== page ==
[Nutting was afterwards, and perhaps appropriately, selected as the principal of a female seminary. Had he lived in these days, and retained his propensity of capillary extraction, he might have had fine times among the waterfalls.]
The last time I saw the two brothers, SAMUEL and NATHANIEL WILSON together, was in the Summer of 1846, at the house of the elder, in Troy, where NATHANIEL was on a visit. Time had been pecking at them for about four-score years, but, aside from a weakening of the knees, which Uncle NAT assured us was "a family complaint," the old mower had made but little impression upon either of them. They cracked their jokes, and enjoyed their reminiscences of old times with all the zest of boyhood, and their hearty laughter rang out until Mount Ida sent its echoes to join in the hilarity.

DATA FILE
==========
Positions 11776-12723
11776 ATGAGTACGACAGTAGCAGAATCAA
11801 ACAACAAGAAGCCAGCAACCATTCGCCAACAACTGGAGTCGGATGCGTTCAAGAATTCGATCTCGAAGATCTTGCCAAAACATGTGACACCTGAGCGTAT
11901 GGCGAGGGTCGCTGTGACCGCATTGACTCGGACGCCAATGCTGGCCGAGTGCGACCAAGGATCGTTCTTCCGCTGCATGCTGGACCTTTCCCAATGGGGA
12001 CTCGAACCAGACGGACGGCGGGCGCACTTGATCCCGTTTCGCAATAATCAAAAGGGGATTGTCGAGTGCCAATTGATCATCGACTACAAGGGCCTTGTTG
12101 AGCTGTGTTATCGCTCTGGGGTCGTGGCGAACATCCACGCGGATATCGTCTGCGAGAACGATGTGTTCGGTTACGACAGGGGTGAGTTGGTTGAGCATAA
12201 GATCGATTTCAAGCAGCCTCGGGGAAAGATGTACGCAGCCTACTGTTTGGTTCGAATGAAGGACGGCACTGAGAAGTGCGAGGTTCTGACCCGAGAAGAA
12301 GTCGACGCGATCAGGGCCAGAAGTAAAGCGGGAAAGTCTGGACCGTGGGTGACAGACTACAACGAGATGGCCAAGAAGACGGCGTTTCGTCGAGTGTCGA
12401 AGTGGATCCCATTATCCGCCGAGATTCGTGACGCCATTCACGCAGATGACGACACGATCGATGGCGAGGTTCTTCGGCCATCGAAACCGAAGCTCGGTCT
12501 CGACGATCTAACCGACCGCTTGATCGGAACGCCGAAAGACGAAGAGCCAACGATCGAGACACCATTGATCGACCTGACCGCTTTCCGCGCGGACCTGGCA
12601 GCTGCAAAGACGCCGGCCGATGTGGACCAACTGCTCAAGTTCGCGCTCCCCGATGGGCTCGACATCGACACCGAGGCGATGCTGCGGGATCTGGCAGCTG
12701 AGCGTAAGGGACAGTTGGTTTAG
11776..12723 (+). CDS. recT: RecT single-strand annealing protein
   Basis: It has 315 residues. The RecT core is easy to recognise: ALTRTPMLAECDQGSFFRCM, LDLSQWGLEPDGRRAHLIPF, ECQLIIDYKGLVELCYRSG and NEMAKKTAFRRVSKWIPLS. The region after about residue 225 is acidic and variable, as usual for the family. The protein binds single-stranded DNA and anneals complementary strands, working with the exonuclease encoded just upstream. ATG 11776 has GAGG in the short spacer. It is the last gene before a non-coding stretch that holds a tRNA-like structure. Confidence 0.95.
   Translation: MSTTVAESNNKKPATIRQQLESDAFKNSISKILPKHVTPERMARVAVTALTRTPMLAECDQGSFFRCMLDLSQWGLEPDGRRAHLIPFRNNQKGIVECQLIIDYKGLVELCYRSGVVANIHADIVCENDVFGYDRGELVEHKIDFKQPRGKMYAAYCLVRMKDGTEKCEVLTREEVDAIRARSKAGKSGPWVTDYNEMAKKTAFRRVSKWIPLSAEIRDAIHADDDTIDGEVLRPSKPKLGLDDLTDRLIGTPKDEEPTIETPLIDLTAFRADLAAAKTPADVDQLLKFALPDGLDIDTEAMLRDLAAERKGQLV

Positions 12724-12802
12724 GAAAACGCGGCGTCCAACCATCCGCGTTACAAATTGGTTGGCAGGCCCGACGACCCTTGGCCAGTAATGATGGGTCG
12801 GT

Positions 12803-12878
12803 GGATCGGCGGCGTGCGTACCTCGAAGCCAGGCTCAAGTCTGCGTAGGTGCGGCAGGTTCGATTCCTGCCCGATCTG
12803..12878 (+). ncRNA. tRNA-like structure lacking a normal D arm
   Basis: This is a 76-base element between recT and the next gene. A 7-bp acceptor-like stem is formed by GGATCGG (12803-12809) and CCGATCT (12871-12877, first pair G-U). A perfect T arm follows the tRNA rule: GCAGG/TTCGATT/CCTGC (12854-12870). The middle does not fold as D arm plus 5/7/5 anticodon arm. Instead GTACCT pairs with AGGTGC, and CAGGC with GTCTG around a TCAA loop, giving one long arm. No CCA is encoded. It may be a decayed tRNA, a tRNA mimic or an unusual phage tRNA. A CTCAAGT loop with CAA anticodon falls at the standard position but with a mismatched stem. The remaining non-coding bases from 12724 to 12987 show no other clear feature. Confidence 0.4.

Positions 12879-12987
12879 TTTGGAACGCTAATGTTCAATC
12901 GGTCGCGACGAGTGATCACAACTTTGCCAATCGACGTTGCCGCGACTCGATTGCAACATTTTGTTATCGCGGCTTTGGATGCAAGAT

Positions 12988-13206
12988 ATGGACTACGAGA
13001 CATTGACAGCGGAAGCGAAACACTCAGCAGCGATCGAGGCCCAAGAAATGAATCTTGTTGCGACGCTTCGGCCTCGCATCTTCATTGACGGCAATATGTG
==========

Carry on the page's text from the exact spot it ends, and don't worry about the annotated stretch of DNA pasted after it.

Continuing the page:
Uncle NAT remained in Catskill, and was long known and is still remembered as one of the most worthy citizens of the Village. Time will not permit me, to-day, to render a fitting tribute to one who was so universally esteemed, and who so richly deserved the affection of his townsmen. His tomb-stone records that he died August 19, 1854, aged 86 years. Doubtless the record is true, yet it is difficult for me to realize that he was so old, for certain it is that the years which had passed over his head never touched the kindly impulses of his heart.
Not a long time before his death, I saw him in Catskill, on a Sunday. He had started for church alone, but, when near the Bank corner, he limbs failed him, and he was obliged to cling to the railings for support. I lent him my shoulder to sustain him, and accompanied him to the porch of the Baptist Church, where we chatted until his son FRANCIS came and assisted him to a seat inside the building. I never saw him again—before my next visit to the Village, he had gone to take his seat in a "temple not made with hands."